Erickson v. Wells Fargo (July 22, 2011)
Issue: May Defendant recover post-petition attorney’s fees as a personal judgment against Debtor even though Article XVI, section 50(a)(6)(C) of the Texas Constitution prohibits recourse to personal liability on a home equity loan?
Holding: The Court finds that the Texas Constitution bars the Defendant from recovering attorneys’ fees from the Plaintiff as a personal judgment absent a finding of actual fraud. The Court refuses to issue a supplemental finding of fraud because such a finding is not supported by Texas case law or by sufficient evidence. Defendant’s Post-Trial Motion for Award of Attorney’s Fees is DENIED.
Century 21 v. Gharbi (March 3, 2011)
Issue: Whether the Defendant Mohammad Gharbi (“Defendant”) violated the Anticybersquatting Consumer Protection Act, 15 U.S.C. §1125(d), when he continued to use domain names which contained the Century 21 marks after his franchise agreements with Century 21 had been terminated? If so, what is the amount of damages to be awarded under § 1117(d), and will that award be held nondischargeable under 11 U.S.C. § 523(a)(6)?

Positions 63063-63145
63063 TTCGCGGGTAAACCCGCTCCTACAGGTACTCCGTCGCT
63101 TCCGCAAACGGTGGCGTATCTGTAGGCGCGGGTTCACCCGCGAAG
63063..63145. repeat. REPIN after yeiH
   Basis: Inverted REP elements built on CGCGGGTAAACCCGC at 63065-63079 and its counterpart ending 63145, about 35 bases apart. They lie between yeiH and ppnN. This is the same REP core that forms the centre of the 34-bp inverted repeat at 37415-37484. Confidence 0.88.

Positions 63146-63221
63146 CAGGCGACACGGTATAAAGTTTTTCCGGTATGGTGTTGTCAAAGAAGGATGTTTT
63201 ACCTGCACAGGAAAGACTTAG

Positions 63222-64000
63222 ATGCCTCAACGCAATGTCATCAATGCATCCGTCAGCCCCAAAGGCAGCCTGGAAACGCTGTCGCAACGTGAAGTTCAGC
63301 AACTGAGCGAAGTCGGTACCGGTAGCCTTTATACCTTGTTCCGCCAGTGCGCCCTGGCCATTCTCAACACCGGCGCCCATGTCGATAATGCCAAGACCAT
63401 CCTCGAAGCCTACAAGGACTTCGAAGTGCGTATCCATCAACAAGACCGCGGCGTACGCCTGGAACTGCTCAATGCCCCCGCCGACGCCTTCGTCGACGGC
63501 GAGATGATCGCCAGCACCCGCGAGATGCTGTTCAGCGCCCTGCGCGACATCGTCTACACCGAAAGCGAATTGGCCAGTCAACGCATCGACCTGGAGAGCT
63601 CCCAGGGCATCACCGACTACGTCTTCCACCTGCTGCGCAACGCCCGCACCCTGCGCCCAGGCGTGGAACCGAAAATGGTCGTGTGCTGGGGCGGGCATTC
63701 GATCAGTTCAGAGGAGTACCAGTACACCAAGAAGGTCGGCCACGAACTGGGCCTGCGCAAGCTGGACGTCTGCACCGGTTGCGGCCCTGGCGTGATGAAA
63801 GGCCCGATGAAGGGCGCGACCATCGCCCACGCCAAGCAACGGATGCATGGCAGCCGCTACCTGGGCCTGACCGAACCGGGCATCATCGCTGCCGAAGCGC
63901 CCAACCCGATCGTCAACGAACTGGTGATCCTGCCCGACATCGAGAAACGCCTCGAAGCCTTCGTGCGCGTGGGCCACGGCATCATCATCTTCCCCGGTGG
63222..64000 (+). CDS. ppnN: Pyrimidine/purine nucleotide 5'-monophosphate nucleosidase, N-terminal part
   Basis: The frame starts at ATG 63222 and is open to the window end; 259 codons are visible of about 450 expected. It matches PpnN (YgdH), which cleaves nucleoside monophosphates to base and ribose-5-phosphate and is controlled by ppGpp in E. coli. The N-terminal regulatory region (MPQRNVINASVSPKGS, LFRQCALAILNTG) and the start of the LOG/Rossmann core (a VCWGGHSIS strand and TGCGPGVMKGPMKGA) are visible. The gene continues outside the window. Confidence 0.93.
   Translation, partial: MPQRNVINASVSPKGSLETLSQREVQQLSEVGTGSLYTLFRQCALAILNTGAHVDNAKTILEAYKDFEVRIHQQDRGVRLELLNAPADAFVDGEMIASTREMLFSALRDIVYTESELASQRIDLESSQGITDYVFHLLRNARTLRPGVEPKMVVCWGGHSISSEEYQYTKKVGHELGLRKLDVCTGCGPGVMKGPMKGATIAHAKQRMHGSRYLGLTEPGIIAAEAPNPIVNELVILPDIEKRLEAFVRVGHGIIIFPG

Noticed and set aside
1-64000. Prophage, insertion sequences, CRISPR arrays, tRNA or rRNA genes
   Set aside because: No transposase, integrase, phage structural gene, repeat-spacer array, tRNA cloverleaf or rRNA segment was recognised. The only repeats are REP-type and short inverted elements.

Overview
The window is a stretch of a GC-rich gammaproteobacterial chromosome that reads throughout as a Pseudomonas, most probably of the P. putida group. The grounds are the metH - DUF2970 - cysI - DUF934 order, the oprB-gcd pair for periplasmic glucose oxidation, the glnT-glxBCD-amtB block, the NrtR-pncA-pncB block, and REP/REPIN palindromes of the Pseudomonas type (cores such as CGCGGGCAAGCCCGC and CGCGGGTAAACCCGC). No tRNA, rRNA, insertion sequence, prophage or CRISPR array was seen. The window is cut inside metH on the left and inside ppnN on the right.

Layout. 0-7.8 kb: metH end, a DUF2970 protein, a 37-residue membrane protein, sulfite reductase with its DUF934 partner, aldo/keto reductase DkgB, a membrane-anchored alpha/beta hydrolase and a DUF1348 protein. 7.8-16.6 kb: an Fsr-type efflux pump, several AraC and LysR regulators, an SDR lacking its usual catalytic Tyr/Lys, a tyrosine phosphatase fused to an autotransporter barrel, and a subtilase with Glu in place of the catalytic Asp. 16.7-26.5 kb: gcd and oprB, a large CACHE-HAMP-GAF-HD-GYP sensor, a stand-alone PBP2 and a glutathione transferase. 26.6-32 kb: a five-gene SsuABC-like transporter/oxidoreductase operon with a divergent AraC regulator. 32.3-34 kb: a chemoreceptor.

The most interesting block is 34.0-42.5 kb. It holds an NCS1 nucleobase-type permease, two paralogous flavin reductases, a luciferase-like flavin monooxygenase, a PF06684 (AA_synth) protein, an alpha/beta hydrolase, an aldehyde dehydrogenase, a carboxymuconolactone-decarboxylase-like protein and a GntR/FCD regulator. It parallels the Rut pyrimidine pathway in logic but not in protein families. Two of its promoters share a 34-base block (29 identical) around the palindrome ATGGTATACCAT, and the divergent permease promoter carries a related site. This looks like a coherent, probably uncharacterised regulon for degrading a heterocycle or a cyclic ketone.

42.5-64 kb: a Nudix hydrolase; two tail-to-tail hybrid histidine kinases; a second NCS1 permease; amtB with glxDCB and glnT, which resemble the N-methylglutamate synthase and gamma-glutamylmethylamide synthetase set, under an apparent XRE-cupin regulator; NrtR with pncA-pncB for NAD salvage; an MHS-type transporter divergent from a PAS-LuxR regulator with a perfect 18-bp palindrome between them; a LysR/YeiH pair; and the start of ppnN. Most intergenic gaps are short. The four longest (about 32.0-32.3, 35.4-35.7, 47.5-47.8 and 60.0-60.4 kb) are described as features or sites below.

Holding: The Court finds (1) that the Defendant had a bad faith intent to profit from the use of the domain names and therefore violated 15 U.S.C. § 1125(d). The Court further finds that (2) Plaintiff should be awarded $25,000 per violation, or $75,000 total, plus attorneys’ fees as determined under Federal Rule of Bankruptcy Procedure 7054; and (3) that this award will be held nondischargeable under 11 U.S.C. § 523(a)(6) because Defendant caused Plaintiff a willful and malicious injury. The relief requested by the Plaintiff should be GRANTED.